Safe Work Australia has released the exposure draft of the model occupational health and safety legislation for public comment. This update provides an overview of some of the key proposals in the model act, including provisions on the primary duty of care, incident notification, the regulator's enforcement and information-gathering powers, and offences and penalties.
The Workplace Relations Ministers Council has agreed to a framework for model occupational health and safety (OHS) laws and has given instructions for the drafting of model OHS laws to commence. During a recent meeting the council provided its response to the recommendations of the Panel for the National Review into Model OHS Laws regarding the optimal structure and content of a model OHS act.
The Fair Work Bill has passed through the Senate after an agreement was reached with Senator Steven Fielding on phasing in its definition of a 'small business' for the purpose of excluding unfair dismissal claims. The agreement means that the government can implement its timetable of amendments to unfair dismissal and enterprise bargaining laws from July 1 2009.
The National Review Panel into Model Occupational Health and Safety Laws has delivered its second report. This update provides a preliminary summary of the key recommendations in the report, including recommendations regarding definitions of certain terms, the roles of inspectors and codes of practice.
The closing date for submissions to the national review into model occupational, health and safety legislation was July 11 2008. The panel received over 240 submissions from various parties, including public and private sector organizations, government, industry groups and the unions. This update outlines some of the key points arising from the submissions.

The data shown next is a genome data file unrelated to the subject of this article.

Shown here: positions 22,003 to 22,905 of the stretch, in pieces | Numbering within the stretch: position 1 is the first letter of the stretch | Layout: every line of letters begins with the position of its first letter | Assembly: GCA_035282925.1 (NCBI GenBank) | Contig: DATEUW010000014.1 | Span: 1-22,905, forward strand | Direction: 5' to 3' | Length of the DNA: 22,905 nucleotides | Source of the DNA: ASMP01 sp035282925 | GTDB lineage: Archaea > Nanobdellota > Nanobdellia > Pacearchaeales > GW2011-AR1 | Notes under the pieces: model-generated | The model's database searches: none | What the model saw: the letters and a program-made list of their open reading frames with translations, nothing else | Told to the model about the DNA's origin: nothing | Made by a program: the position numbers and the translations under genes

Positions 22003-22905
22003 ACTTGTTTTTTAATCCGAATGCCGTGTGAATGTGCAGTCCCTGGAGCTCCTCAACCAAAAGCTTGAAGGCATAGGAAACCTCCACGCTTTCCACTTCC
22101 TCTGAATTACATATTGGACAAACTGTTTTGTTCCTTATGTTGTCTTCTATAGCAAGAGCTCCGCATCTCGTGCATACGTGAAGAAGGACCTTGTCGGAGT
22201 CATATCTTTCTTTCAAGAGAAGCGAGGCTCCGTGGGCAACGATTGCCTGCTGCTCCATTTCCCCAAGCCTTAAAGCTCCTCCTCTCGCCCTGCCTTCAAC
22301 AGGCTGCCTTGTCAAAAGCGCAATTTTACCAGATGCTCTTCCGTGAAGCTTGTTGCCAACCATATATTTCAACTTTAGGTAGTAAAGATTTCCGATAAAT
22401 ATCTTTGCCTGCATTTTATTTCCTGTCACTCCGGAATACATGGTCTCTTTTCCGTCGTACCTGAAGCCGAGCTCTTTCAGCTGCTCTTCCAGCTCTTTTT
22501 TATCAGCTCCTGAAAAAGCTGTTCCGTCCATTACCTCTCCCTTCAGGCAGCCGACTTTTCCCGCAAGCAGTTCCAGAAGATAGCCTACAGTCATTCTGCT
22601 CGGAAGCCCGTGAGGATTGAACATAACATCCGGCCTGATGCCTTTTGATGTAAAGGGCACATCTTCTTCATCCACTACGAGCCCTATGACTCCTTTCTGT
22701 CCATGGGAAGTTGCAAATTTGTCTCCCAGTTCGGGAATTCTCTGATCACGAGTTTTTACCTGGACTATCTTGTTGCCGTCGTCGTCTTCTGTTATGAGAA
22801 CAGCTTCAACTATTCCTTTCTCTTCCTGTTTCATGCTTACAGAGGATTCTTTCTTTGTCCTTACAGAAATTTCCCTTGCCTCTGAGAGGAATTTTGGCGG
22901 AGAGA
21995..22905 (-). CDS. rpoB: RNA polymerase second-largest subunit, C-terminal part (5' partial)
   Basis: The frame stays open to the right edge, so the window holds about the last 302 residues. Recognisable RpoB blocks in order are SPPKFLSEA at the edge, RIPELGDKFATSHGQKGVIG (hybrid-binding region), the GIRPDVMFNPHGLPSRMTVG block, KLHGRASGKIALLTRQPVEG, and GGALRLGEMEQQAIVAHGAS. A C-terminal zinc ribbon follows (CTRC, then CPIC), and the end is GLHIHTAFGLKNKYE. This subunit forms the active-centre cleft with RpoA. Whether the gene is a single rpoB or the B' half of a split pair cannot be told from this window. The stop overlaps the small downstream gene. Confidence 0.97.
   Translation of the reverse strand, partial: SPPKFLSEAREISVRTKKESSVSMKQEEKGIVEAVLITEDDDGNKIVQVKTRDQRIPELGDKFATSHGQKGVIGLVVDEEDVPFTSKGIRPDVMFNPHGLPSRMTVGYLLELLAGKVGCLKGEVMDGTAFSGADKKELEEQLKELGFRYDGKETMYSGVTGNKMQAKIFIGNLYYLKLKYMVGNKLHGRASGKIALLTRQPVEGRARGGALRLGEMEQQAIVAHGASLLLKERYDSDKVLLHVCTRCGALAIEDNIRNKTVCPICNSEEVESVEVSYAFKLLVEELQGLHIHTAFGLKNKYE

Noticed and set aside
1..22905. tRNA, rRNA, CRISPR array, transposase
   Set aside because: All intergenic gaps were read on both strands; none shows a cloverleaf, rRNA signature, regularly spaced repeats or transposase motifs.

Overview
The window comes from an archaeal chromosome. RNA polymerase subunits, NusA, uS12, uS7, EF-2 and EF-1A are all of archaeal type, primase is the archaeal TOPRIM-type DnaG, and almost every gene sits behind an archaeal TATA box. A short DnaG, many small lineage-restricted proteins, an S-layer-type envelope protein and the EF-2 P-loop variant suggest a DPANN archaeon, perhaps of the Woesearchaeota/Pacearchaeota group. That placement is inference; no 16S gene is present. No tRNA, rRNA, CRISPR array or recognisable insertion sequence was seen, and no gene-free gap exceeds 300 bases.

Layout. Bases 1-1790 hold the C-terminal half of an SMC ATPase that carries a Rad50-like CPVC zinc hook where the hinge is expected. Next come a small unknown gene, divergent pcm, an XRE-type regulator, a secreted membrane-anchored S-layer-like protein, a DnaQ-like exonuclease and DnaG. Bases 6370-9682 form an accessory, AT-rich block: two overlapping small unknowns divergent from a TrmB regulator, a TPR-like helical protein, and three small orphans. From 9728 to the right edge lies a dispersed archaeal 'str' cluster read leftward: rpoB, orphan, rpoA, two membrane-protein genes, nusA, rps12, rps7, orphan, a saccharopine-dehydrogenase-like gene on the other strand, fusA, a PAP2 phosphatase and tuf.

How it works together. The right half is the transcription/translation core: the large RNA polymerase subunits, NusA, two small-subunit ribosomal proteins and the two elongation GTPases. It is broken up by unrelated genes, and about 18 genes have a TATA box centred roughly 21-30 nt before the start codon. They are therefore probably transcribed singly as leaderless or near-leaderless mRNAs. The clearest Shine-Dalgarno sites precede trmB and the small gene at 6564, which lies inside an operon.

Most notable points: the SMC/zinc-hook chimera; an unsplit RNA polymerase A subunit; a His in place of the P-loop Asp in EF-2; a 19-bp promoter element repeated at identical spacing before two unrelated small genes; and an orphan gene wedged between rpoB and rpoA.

The panel established to review national occupational health and safety laws and possible harmonization recently released an issues paper to stimulate discussion and encourage written submissions to the review. The issues paper was developed following a six-week consultation period across the country with key stakeholders, including businesses, unions and other interested parties.
During a recent International Association of Labour Inspection conference, Australian inspectorates supported a draft global Code of Integrity for Labour Inspection. Adoption of the code will raise awareness of the high standards required of labour inspectors worldwide and provide employers and employees with assurance of fair, impartial and professional dealings.
A three-person advisory panel has been appointed to review Australia's occupational health and safety (OHS) legislation in all jurisdictions and to recommend to the Workplace Relations Ministers Council the optimal structure and content of a model OHS act.
The New South Wales Court of Appeal recently confirmed significant damages against Nationwide News Pty Ltd for alleged bullying and harassment. The plaintiff claimed that he suffered from a psychiatric injury caused by humiliating and harassing treatment to which he was subjected by his supervisor, a Nationwide employee.
The decision of an employer to dismiss a crane operator for his failure to follow a critical safety procedure has been upheld by the Australian Industrial Relations Commission. For practical reasons, this decision is important because it considers when the termination of an employee is warranted to protect the health and safety of other employees.